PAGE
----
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nature neurOSCIenCe VOLUME 14 | NUMBER 9 | SEPTEMBER 2011 1135 a r t I C l e S
 

Summary: nature neurOSCIenCe VOLUME 14 | NUMBER 9 | SEPTEMBER 2011 1135
a r t I C l e S
Neurons communicate with each other primarily via synaptic contacts,
where chemical neurotransmitters are released. Transmitter-containing
vesicles undergo a series of steps that ultimately lead to their fusion
with the presynaptic plasma membrane, including trafficking to the
active zone, docking with the membrane and a priming step that readies
vesicles for fusion. At most synapses, vesicle fusion is precisely timed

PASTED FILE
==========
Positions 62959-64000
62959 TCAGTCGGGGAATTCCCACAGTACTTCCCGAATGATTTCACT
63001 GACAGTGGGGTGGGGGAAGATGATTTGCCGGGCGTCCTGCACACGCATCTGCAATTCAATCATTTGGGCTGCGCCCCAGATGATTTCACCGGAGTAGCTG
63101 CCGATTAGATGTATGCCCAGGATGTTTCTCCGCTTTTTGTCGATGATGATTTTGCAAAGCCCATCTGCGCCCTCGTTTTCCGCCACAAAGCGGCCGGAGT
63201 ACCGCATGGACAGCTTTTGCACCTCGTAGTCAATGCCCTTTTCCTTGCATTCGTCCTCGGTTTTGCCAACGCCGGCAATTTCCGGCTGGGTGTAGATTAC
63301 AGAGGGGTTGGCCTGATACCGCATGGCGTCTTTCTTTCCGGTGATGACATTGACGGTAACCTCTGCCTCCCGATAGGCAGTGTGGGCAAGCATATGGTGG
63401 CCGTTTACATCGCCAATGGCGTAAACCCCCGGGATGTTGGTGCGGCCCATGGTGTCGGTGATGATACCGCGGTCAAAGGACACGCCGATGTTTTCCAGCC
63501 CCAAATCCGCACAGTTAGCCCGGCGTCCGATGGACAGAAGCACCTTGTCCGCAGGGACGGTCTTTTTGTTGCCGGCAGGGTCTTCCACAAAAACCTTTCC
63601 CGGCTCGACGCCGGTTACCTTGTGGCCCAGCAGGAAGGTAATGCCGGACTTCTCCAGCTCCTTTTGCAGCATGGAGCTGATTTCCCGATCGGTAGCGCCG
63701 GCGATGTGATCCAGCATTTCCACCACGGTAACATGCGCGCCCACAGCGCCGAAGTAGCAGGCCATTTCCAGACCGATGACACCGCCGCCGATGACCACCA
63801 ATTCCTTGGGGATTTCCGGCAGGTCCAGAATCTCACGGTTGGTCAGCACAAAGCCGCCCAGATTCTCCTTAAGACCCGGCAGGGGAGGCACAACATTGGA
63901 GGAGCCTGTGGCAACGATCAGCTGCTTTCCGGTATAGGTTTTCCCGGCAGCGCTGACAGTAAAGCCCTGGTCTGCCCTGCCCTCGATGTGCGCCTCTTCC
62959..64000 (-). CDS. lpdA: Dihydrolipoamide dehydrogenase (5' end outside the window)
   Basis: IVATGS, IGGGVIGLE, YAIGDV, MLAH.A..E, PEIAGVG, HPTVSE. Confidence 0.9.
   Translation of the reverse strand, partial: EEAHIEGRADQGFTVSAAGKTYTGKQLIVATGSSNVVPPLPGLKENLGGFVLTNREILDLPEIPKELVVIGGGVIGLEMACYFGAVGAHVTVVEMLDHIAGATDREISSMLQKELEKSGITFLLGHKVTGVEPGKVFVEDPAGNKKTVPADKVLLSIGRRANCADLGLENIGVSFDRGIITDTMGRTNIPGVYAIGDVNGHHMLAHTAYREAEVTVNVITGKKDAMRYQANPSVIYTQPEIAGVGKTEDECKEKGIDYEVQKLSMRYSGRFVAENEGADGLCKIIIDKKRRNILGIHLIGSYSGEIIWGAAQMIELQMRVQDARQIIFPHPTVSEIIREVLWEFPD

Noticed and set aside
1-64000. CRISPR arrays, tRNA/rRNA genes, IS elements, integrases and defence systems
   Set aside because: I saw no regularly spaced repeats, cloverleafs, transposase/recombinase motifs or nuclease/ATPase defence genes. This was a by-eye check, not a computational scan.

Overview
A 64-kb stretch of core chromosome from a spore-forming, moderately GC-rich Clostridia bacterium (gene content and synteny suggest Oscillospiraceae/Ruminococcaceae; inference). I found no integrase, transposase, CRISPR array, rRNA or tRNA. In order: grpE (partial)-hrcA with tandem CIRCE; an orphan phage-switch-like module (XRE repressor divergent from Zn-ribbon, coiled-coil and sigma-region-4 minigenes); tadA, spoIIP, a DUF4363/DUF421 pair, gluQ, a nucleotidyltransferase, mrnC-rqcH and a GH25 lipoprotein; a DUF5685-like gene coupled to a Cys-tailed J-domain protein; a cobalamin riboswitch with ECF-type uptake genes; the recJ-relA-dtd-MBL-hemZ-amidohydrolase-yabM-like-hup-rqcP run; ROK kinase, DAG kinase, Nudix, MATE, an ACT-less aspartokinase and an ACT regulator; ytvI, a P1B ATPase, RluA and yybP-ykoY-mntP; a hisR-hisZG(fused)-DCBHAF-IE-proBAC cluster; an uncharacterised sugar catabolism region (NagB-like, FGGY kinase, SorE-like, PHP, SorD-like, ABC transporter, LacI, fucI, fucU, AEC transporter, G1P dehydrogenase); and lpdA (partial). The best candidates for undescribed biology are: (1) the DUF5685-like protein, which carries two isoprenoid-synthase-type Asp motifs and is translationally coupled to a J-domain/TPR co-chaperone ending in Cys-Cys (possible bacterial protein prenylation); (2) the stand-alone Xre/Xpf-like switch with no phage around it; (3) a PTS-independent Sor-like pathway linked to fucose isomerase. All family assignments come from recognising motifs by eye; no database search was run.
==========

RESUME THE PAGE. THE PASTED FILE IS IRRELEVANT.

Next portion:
to the occurrence of a presynaptic action potential1, resulting in a fast,
transient burst of release. However, in addition to transient release, syn-
aptic transmission at sensory neurons of the vertebrate visual, auditory
and vestibular systems also occurs by continuously graded modulation
of ongoing neurotransmitter release. These cells have evolved specific
structures, known as synaptic ribbons, for this task2. Ribbons are pro-
teinaceous structures that extend into the cytoplasm at the active zone
and are surrounded by a halo of synaptic vesicles tethered to the ribbon
by fine filaments3. Vesicles at the base of the ribbon are docked at the
plasma membrane, poised to provide fast transient release when calcium
channels open, whereas the more distal vesicles might support the con-
tinuous mode of release characteristic of ribbon-type synapses. However,

  

Source: Alford, Simon - Department of Biological Sciences, University of Illinois at Chicago

 

Collections: Biology and Medicine